#1
Hey all. Long time guitar player and Marshall guy, well until now. I just got a Soldano Hot Rod 50. Wondering if any of you have recommendations on cabs for this amp? I play in a punk-rock band (think Lillintons or Masked Intruder) and play a '71 SG most of the time. Thanks A TON!
Last edited by jagpie27 at Feb 17, 2015,
#2
Bogner uberkab or similar.
Name's Luca.

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#3
eminence v12s often work nicely with soldano-type circuits (at least they do with my jet city, which is, far as i'm aware, more or less a cheapo hot rod). so that might be worth a look as well.
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Quote by K33nbl4d3
I'll have to put the Classic T models on my to-try list. Shame the finish options there are Anachronism Gold, Nuclear Waste and Aged Clown, because in principle the plaintop is right up my alley.

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#4
All soldano cabs are loaded with eminence speakers, so something with those?
#5
Quote by Spambot_2
Bogner uberkab or similar.


Here's a question.
What, exactly, is the difference between a Bogner Uberkab and a Carvin 412?
Both are 30x30x14 (give or take half an inch in any direction). Both weigh about 90 lbs. Both have four good Celestion speakers. Both are well-built of heavy birch plywood.

The Carvin ships for about $399 (slight differences depending on the combination of speakers included). The Bogner ships for about $1100 (give or take $50 depending on...whatever). Add California sales tax (right around 10% depending on your location) and the bill is $440 or $1200 plus shipping.

Aside from the $700 difference in pricetag, what's different?
#6
Quote by dspellman
Here's a question.
What, exactly, is the difference between a Bogner Uberkab and a Carvin 412?
Both are 30x30x14 (give or take half an inch in any direction). Both weigh about 90 lbs. Both have four good Celestion speakers. Both are well-built of heavy birch plywood.

The Carvin ships for about $399 (slight differences depending on the combination of speakers included). The Bogner ships for about $1100 (give or take $50 depending on...whatever). Add California sales tax (right around 10% depending on your location) and the bill is $440 or $1200 plus shipping.

Aside from the $700 difference in pricetag, what's different?


I've got to be honest, having owned several 412's, some good, some not so good (usually because of crap speakers), I've wondered this myself.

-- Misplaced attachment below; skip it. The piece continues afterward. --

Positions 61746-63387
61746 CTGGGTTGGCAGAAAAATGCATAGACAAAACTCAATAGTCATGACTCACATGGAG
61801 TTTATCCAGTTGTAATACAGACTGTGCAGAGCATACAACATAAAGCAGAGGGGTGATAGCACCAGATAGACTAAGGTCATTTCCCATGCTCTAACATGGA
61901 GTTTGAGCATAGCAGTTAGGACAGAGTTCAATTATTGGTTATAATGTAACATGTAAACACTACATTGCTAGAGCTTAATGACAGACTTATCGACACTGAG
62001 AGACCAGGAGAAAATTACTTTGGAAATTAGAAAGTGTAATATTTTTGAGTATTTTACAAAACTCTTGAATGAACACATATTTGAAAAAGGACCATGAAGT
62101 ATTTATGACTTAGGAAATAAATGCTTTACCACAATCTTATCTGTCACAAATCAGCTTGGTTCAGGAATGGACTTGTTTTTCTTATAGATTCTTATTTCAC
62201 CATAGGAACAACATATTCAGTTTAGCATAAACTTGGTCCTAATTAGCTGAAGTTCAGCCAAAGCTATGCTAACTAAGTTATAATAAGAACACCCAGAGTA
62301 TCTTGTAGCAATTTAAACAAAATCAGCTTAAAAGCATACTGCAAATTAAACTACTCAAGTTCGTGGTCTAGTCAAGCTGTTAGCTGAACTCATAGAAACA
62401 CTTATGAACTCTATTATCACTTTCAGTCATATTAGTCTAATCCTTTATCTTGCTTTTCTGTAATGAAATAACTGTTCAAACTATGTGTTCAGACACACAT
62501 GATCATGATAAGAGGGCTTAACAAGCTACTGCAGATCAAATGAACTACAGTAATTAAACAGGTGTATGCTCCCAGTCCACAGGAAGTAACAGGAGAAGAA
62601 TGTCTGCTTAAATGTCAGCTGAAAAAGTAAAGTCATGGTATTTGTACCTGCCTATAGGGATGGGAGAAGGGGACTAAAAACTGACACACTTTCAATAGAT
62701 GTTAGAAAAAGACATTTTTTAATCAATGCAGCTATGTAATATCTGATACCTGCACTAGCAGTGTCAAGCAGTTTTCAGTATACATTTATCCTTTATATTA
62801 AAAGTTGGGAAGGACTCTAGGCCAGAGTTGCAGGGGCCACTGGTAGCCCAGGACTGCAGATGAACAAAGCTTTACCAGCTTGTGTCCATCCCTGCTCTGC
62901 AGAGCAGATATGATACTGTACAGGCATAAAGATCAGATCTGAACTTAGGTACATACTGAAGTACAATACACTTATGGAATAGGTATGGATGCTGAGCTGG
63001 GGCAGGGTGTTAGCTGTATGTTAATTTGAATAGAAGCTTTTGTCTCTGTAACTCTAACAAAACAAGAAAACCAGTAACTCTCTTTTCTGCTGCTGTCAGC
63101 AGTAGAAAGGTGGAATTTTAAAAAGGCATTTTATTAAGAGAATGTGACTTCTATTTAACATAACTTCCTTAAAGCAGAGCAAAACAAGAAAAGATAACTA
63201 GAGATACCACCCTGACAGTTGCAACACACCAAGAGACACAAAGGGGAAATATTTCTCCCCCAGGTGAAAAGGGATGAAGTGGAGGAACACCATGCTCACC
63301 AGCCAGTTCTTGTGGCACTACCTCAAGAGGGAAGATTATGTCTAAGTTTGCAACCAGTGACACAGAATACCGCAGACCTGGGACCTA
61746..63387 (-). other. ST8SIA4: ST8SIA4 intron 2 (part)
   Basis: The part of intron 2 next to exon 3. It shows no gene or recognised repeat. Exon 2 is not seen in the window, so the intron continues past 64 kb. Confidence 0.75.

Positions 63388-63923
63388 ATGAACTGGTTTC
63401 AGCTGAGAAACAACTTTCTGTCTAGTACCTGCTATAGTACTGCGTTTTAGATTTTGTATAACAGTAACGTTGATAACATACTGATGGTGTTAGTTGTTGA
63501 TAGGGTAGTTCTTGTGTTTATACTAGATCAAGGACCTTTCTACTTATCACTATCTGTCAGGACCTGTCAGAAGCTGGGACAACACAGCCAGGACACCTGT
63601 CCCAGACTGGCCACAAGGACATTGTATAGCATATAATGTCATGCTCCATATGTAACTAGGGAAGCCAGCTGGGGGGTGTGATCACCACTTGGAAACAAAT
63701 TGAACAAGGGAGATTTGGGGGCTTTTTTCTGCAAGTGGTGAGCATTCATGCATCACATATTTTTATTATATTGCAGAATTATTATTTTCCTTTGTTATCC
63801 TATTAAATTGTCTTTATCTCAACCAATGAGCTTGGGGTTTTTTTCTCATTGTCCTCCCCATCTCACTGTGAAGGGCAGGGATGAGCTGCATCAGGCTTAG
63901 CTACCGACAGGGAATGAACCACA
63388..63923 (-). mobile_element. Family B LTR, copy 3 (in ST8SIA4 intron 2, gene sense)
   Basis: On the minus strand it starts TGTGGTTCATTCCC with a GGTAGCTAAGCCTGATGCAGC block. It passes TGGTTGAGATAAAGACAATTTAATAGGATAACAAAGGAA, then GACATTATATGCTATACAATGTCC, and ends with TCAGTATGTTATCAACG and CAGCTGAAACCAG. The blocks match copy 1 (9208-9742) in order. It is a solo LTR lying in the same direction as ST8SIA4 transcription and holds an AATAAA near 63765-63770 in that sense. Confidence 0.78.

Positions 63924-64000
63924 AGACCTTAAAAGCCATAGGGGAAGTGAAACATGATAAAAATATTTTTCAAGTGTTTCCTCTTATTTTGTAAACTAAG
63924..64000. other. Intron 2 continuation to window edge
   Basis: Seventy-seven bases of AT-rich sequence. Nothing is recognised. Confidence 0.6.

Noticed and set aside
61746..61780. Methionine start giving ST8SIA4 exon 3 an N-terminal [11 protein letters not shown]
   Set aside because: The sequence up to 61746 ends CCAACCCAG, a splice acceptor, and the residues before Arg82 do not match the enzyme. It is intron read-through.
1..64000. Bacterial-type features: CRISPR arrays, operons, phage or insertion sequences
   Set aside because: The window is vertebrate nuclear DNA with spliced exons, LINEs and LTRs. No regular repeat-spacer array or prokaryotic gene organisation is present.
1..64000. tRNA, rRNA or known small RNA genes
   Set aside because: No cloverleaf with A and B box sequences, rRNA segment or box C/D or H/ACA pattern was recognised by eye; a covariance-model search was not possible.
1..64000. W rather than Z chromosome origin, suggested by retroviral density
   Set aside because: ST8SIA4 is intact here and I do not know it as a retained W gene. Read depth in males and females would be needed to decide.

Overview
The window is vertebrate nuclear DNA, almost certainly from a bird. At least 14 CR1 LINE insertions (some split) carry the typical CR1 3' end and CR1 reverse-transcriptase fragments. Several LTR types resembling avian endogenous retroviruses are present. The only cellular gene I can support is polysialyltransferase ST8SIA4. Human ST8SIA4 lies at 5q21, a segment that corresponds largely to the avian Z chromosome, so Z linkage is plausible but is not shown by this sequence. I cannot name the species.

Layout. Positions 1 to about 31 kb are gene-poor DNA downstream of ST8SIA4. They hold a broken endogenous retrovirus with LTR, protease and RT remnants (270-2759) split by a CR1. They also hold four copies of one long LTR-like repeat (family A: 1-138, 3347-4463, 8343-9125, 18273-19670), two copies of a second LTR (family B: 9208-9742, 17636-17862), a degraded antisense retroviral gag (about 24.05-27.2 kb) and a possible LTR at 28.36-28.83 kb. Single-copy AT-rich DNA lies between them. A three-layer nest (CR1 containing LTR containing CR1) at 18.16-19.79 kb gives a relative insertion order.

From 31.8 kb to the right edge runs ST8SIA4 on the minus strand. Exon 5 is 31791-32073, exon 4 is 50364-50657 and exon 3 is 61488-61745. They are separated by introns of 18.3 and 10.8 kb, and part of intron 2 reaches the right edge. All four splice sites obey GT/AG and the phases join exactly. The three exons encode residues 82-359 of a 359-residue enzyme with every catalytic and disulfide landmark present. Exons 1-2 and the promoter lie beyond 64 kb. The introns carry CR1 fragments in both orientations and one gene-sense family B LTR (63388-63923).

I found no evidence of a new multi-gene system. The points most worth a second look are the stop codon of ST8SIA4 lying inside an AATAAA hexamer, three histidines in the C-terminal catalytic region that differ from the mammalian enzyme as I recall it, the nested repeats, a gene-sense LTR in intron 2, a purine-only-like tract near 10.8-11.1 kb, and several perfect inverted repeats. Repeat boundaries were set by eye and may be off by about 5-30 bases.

It's a fsckin' wooden box of pretty consistent dimensions, it's not like there's a massive amount of audio engineering in the design.
“Ignorance more frequently begets confidence than does knowledge.”
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#8
Quote by dspellman
Aside from the $700 difference in pricetag, what's different?
The sound.
The internal design.
Come on that's the external size, what's inside may vary considerably.

That's what I'm guessing at least, I haven't ever heard a carvin cab in person.

Thing is, say the orange PPC412 and the mesa recto 4x12" are the same size +- 1", and even though the speakers in them are slightly different they sound pretty different.

In a closed back design the position of the speakers relative to the cab "walls" is important, and even a tiny difference in the sturdy-ness of the baffle makes a difference.

All of these factors summed up are important to create a cab's sound.
Quote by Arby911
It's a fsckin' wooden box of pretty consistent dimensions, it's not like there's a massive amount of audio engineering in the design.
There's quite a lot of physics behind it.

In guitar cabs applications it doesn't matter that much 'cause a cab won't sound "bad" even if you don't pay attention to it, but if you do design a cab paying attention to all these factors + the kinda ones I mentioned above you end up getting a potentially better sounding cab.

Everyone makes that in different ways to achieve different sounds, hence different cabs sound different.

Of course, part of that $700 price difference is 'cause of the bogner logo.
Name's Luca.

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Clue: amplifiers amplify so don't turn it on if you need quiet.
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#9
Eminence V12's are the speaker of choice by Soldano

Krank rev 4x12's are loaded with V12's and are great cabs you can get for $300-$400 used, or you can just get a used Soldano cab and have a matching rig if you need that

To answer you dspellman, Carvin is a mediocre brand, not bad at all, but far from great. A Bogner ubercab sounds differently mostly because it has V30's and G12t75's in an X pattern stock. Besides you like fat chicks
2002 PRS CE22
2013 G&L ASAT Deluxe
2009 Epiphone G-400 (SH-4)
Marshall JCM2000 DSL100
Krank 1980 Jr 20watt
Krank Rev 4x12 (eminence V12)
GFS Greenie/Digitech Bad Monkey
Morley Bad Horsie 2
MXR Smart Gate
Last edited by Robbgnarly at Feb 17, 2015,
#10
Quote by Spambot_2
The sound.
The internal design.